Canton supports a variety of command line arguments. Please run bin/canton –help to see all of them. Here, we explain the most relevant ones.
Selecting a Configuration¶
Canton requires a configuration file to run. There is no default topology configuration built in and
therefore, the user needs to at least define what kind of node (domain or participant) and how many
he wants to run in the given process. Sample configuration files can be found in our release package,
When starting Canton, configuration files can be provided using
bin/canton --config conf_filename -c conf_filename2
which will start Canton by merging the content of conf_filename2 into conf_filename. Both options -c and –config are equivalent. How to write a configuration file is explained in the section on static configuration
Canton can run in three different modes, depending on the desired environment and task.
The default and recommended method to run Canton is in the interactive mode. This is the mode Canton will start in by default. The process will start a command line interface (REPL) which allows to conveniently operate, modify and inspect the Canton application.
In this mode, all errors will be reported as CommandExcecutionException to the console, but Canton will remain running.
The interactive console can be started together with a script, using the –boostrap-script=… option. The script uses the same syntax as the console.
This is the recommended way to run Canton (for now).
For server use on Linux / OSX, we recommend to run the application using the screen command:
screen -S canton -d -m ./bin/canton -c ...
will start the Canton process in a screen session named canton which does not terminate on user-logout and therefore allows to inspect the Canton process whenever necessary.
A previously started process can be joined using
screen -r canton
and an active screen session can be detached using CTRL-A + D (in sequence). Be careful and avoid typing CTRL-D, as it will terminate the session. The screen session will continue to run even if you log out of the machine.
Please note that you can also run the console process separate from the participant or domain nodes. Start Canton using the same configuration settings (in particular the admin-api settings need to be correct). Just don’t start the nodes (so don’t run all start). All commands that run over the administration api will work out of the box.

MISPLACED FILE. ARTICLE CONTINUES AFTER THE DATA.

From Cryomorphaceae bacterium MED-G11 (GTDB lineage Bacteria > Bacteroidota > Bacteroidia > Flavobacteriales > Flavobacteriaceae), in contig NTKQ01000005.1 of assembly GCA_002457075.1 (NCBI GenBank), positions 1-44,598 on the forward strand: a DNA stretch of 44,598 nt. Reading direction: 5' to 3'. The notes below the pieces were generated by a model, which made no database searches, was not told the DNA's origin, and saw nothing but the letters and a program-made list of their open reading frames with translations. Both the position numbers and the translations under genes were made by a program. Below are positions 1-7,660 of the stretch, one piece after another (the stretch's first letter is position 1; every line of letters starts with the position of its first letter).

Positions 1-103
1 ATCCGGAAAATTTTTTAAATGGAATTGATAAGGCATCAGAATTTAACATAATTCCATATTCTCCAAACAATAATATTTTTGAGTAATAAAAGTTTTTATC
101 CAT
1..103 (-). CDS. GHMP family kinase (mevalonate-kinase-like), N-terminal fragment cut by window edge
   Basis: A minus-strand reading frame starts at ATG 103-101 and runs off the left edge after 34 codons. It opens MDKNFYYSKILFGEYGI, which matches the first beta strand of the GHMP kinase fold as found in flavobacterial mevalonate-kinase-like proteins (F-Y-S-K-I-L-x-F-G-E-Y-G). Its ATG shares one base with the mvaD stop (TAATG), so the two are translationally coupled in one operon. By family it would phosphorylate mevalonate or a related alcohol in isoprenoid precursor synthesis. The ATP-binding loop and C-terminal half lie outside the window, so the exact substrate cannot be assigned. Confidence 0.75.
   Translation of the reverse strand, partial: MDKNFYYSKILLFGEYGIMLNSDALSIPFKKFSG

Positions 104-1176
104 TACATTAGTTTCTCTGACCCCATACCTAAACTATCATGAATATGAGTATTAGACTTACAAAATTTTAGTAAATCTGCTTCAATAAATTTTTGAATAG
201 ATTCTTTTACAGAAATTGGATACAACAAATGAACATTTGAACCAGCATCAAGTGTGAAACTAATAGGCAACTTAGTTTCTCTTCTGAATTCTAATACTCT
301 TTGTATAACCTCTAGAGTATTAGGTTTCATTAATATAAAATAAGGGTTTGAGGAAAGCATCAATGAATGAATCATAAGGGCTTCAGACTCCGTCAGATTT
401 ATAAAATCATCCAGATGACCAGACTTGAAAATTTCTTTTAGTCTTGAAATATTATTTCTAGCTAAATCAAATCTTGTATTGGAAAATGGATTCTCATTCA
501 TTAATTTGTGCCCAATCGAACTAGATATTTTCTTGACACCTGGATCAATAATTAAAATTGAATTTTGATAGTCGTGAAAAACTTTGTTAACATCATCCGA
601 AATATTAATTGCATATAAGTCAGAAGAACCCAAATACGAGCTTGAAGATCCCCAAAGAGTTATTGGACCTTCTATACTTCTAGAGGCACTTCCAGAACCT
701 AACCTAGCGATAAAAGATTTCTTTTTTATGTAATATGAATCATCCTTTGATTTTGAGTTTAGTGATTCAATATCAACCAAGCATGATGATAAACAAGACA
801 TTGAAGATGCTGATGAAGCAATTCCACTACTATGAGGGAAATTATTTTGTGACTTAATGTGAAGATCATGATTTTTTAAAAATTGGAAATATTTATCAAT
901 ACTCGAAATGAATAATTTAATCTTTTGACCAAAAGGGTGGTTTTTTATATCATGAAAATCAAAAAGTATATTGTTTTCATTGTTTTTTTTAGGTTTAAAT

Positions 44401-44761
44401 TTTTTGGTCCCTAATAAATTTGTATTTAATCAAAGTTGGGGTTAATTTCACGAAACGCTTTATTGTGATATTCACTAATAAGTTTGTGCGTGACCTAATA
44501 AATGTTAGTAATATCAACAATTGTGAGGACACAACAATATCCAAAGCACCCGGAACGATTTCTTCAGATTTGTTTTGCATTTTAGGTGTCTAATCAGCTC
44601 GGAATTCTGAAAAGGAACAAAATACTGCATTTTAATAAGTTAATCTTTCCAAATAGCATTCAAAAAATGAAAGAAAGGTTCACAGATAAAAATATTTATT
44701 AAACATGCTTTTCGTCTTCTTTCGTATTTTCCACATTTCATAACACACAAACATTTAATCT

Headless Script Mode¶
For testing and scripting purposes, Canton can also start in headless script mode:
bin/canton run <script-path> --config ...
In this case, commands are specified in a script rather than executed interactively. Any errors with the script or during command execution should cause the Canton process to exit with a non-zero exit code.
This mode is sometimes useful for testing, but we are not convinced yet that we’ll keep it in a stable version.
If the console is undesired, Canton can be started in daemon mode
bin/canton daemon --config ...
All configured entities will be automatically started and will resume operation. Any failures encountered during start up will immediately shutdown the Canton process with a non-zero exit code. This mode is interesting if a third party administration tool is used with Canton.
Java Virtual Machine Arguments¶
The bin/canton application is a convenient wrapper to start a Java virtual machine running the Canton process. The wrapper supports providing additional JVM options using the JAVA_OPTS environment variable:
JAVA_OPTS=" -Xmx2G" ./bin/canton --config ...
Canton uses Logback as the logging library. All Canton logs will derive from the root logger com.digitalasset.canton. By default, Canton will write a log to the file log/canton.log using the INFO log-level.
Using the flag -v (or –verbose) will increase the log-level. Using -d (or –debug) will increase logging even further.
The log-file can be truncated on startup using –truncate-log.
A custom logback configuration can be provided using JAVA_OPTS
JAVA_OPTS="-Dlogback.configurationFile=path-to-file.xml" ./bin/canton --config ...